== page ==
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Jewish World Review Jan. 6, 2003 / 3 Shevat, 5763

Tom Purcell

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Consumer Reports

Exercise pills | All right, tubby America, it's the New Year and time for us to start getting the flab off. But let's do it in a uniquely American way.

It is true, my friends, that we are the fattest country on this planet. Our culture is saturated in an abundance of high-calorie foods. We work long and hard in sedentary office jobs, then eat our stress away two or three fast-food treats at a time. We've become so fat, to quote Rodney Dangerfield, our bathtubs have stretch marks.

But we should be sick and tired of feeling guilty about it.

Yeah, we know our increasing tubbiness isn't healthy. According to the Center for Disease Control, obesity-associated diseases such as diabetes nearly doubled since 1979. Gallbladder diseases have tripled. Sleep apnea increased five-fold. And tubbiness is a leading contributor to high blood pressure and heart disease, one of our biggest killers.

But the fact is that our excess weight is a reflection of the success of our political system. The experiment called America worked better than anyone could have imagined. Thus, even in these dour economic times, we still enjoy an affluence that is the envy of the world. And we carry our affluence around guts, thighs and chins for all the world to see.

Sure, we know we need to lose some weight. That's why many Americans have made weight loss their number one resolution for the New Year. But as I said, this uniquely American problem demands a uniquely American solution.

You see, there are some among us - non-patriots with communist leanings - who think the only way to lose weight is to deny ourselves. Frequently animal rights advocates, these people demand that we give up juicy steak, pork, chicken and even fish. They demand we avoid any mass-produced tasty treat, such as chips, nachos and the entire Dolly Madison line. To wit: they want every lost ounce to come through great fits of pain and suffering.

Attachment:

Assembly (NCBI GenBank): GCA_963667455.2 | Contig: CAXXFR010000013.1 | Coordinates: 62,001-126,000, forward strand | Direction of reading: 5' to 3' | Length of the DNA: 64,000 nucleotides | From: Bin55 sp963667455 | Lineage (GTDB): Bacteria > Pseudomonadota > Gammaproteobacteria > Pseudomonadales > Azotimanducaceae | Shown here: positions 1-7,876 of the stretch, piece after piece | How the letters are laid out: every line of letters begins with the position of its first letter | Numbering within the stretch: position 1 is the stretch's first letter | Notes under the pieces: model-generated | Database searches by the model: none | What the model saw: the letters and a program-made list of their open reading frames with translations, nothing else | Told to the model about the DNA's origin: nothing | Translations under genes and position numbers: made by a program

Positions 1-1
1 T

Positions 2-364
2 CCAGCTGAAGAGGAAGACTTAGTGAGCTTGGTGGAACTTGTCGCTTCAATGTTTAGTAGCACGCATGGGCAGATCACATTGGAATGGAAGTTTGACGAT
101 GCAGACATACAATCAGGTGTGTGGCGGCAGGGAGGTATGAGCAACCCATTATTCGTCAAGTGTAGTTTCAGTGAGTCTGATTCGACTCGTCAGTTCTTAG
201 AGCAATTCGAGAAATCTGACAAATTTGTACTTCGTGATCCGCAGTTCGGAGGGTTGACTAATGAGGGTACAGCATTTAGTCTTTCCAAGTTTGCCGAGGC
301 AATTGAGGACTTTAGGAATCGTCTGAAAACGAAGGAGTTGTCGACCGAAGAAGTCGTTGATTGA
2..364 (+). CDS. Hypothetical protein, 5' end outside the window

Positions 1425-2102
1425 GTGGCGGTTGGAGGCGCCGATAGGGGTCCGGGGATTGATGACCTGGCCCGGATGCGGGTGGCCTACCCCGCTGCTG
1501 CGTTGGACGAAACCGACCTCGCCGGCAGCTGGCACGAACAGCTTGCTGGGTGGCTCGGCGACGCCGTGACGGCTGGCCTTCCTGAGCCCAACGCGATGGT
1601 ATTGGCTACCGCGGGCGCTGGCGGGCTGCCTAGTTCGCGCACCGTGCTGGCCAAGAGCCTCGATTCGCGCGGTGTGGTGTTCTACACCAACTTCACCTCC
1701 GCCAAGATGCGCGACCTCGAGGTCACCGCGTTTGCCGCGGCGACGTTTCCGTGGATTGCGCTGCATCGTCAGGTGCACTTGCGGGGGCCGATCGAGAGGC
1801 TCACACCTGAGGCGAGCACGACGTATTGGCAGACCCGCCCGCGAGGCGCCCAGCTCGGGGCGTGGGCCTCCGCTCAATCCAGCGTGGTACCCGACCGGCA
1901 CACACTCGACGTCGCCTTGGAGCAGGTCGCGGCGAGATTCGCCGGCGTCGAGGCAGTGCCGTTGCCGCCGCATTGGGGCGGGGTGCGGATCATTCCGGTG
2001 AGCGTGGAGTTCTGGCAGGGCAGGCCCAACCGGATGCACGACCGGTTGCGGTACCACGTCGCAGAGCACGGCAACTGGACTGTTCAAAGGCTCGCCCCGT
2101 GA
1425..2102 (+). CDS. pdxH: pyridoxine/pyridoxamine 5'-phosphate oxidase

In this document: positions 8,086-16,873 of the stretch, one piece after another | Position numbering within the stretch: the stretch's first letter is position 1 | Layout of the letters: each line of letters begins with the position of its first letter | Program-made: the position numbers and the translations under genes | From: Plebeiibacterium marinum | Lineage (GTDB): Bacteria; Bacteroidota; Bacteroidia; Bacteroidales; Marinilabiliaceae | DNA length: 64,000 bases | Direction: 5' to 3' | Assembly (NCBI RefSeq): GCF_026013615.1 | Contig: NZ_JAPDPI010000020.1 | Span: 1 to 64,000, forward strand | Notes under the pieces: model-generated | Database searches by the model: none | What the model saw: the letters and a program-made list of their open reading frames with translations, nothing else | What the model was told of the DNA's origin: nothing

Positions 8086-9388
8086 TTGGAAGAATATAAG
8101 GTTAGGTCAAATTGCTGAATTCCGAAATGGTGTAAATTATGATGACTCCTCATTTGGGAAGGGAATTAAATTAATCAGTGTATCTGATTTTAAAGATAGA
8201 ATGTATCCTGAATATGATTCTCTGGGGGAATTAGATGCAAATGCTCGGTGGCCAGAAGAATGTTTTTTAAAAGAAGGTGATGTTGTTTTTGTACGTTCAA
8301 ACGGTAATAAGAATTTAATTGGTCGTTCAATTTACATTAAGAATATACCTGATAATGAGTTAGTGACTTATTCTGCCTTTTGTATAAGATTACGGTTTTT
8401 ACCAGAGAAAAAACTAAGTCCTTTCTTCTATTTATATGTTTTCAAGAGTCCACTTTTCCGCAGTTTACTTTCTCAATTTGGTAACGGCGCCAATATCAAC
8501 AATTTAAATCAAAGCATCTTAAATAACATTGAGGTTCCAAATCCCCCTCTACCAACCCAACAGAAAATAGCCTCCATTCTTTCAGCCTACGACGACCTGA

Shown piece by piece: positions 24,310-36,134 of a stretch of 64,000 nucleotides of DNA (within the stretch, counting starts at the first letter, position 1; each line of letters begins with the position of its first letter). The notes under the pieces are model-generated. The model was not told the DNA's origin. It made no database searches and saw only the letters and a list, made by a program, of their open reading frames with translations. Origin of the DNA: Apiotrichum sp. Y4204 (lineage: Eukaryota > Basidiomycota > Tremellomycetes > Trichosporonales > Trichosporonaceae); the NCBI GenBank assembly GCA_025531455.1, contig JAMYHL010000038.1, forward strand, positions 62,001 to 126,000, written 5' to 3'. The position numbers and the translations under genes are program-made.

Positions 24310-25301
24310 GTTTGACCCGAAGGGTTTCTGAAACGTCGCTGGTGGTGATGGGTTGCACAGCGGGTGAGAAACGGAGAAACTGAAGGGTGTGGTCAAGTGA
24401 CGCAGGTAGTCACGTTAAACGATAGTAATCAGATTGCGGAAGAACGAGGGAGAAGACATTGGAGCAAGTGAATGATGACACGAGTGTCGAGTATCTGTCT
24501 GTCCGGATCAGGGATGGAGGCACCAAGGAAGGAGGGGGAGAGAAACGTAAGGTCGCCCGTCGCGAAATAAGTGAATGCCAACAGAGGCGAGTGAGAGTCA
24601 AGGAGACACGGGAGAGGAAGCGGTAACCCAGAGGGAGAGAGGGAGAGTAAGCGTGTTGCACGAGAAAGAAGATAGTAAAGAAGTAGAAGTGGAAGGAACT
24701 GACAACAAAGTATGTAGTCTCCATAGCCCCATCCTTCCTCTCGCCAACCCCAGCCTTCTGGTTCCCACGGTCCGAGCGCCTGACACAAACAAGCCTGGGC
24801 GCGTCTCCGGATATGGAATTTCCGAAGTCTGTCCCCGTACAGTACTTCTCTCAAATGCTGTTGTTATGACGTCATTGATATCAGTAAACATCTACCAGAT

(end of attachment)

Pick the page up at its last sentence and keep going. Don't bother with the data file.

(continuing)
But the freedom lovers among us - "fr-eat-om fighters?" - are fighting back. We said nuts to low-fat, bland-tasting diets. We said nuts to the concept of dieting altogether. Instead, we rallied around one of the most heroic figures to emerge in the last 100 years: Dr. Atkins.

That is right, ladies and gentlemen, Dr. Atkins led us from the wilderness. He said we no longer had to suffer to lose weight. He said we could eat delicious steaks, pork, chicken and fish. He said we can eat as much eggs and cheese and other tasty treats as we could stuff into our bellies.

This courageous man was attacked from every corner. He was accused of lying to Americans, telling them what they want to hear. But three prominent studies in the last year have concluded that old Doc Atkins might be onto something. Low-carbohydrate diets may actually take off more weight than low-fat diets and may be surprisingly better for cholesterol, too.

Well, America, the best is yet to come. You see, another key component of weight loss and good health is exercise. Sure, the Atkins' diet might help you shed some pounds, the "deny us everything crowd" might concede, but we still have to go out into the cold and exercise.

Oh, really?

It would appear that another heroic figure has risen out of the ashes, a fellow whose magnitude could outdo even that of Dr. Atkins. His name is Dr. R Sanders Williams, dean of the Duke University School of Medicine.

Last year, researchers working under this fine doctor located the chemical pathways that muscle cells use to build strength and endurance. With this basic knowledge in hand, it may soon be possible to develop a pill that pumps up muscle cells WITHOUT the need for actual exercise.

That is right, my tubby American friends. The time is not far off when we will all be sitting in front of the television eating huge helpings of steak, beef jerky, eggs and cheese, and yet we'll still lose weight. And while we are stuffing our guts, our muscles will be pumping up. Our biceps will get as round as cantaloupes, our abs as rock-hard as stone. And we will coin a new phrase for this pastime. We will call it "working out."

And that is what I call a uniquely American solution to our weight and exercise problems.

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10/25/02: On edge in Washington, D.C
10/11/02: Giving new meaning to "selling your body"
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09/27/02: Conservatives, Liberals, Dick Armey and Barry Manilow
09/20/02: Are SUV drivers are the new GOPers?
09/13/02: Bubba is Dubya's man
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08/09/02: Vacationless prez and gutless Americans
07/26/02: Study gives women permission not to hide their emotions
07/15/02: Patriot food
06/28/02: Eavesdropping on a San Fran classroom
06/21/02: The crowded skies
06/14/02: Contemporary Father's Day: A conversation for the ages
06/07/02: Legal rights for animals?
05/19/02: Advice for prom goers this year: Hold onto your money
05/10/02: Don't take her for granted
05/03/02: Letter to the parents of a tubby teen
04/26/02: Zacarias Moussaoui gets expert legal advice

© 2002, Tom Purcell